Safe Ground - Using drama to educate prisoners and young people at risk in the community


Common Ground

Community event

1 September, 2010

Various locations across London
with a final screening at The Battersea Arts Centre

View the full gallery of the Common Ground project

View the full gallery of the Common Ground project

What the project was

Common Ground brought together schoolchildren, older adults, young offenders and prisoners into a creative dialogue with each other in order to explore the project’s themes of community, cooperation, identity and responsibility. Involved were 22 schoolchildren aged 14-15 from Battersea Park School, 14 adult prisoners from HMP Belmarsh, 20 adult prisoners from HMP The Mount, 13 young offenders from HMYOI Deerbolt, and older adults, 11 from the Katherine Low Settlement and 13 from Tooting Graveney Day Centre.

How it happened

Safe Ground facilitated 48 workshop sessions over eight months involving storytelling, drama, percussion activities and group discussion work. The structured sessions enabled participants to express themselves and investigate their own experiences and those of others. The groups did not meet face-to-face; instead, the work created by each group was shared with other participants via written, visual and audio exchanges. Click here for photographs of workshops.

View some of the stories from our Common Ground story

View some of the stories from our Common Ground story

What the project produced

Common Ground broke down some of the barriers between participant groups, increasing participants’ self-esteem and confidence as well as giving the participants the opportunity to consider the origin and impact of crime within communities.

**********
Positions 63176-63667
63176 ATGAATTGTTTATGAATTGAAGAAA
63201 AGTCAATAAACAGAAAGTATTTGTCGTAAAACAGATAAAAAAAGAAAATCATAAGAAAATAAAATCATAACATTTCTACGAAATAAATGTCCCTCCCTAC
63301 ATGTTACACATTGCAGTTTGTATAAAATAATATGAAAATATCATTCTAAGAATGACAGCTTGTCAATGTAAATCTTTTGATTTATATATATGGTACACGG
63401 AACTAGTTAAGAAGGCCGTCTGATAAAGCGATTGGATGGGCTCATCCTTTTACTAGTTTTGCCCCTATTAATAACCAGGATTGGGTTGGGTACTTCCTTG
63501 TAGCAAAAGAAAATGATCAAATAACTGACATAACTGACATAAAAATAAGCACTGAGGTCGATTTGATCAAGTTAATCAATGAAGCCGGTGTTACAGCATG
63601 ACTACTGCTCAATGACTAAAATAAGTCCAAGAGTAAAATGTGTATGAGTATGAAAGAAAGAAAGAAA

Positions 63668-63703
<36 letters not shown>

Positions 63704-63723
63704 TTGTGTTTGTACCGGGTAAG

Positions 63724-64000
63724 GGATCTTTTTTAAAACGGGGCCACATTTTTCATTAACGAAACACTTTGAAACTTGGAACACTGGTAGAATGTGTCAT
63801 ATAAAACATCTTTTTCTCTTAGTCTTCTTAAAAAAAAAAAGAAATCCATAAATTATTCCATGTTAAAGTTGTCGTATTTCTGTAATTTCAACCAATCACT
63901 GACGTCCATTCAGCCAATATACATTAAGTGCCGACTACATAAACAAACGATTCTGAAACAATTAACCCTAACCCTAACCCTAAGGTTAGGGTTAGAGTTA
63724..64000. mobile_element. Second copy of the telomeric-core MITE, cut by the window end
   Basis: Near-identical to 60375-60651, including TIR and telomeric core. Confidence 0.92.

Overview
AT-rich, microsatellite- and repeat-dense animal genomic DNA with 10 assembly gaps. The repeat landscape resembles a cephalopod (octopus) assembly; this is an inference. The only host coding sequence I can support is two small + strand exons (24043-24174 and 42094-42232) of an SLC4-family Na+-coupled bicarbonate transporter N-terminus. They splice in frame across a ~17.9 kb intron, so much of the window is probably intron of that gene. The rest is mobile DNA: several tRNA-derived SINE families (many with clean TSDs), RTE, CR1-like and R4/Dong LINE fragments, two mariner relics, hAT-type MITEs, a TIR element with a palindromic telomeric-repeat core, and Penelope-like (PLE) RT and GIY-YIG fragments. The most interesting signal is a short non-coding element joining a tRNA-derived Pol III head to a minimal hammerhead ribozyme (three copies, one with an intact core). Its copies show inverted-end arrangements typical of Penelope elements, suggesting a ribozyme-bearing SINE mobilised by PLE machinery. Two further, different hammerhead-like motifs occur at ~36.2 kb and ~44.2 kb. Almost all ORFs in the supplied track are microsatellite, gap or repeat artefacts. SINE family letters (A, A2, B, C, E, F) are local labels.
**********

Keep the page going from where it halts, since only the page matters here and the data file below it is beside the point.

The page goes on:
The project produced a lot of very interesting and exciting work but culminated in the young people making a short film to document the process of the project, alongside a professional documentary maker. The film was screened as part of a planned public event at Battersea Arts Centre at the end of the project, and was accompanied by live performances from the young people.


The conclusion

Common Ground was a highly successful project, fulfilling all its aims. All of the groups benefitted from a high-quality arts experience, receiving specialist sessions from freelance practitioners. The enjoyment derived from this and the pride taken by participants in the work they produced, contributed towards increased levels of confidence. One of the many positive outcomes, which can be viewed in the Common Ground evaluation, it that BPS have employed one of the Common Ground freelancers to work with students from the school and older adults from the Katherine Low Settlement as part of a series of intergenerational storytelling workshops.

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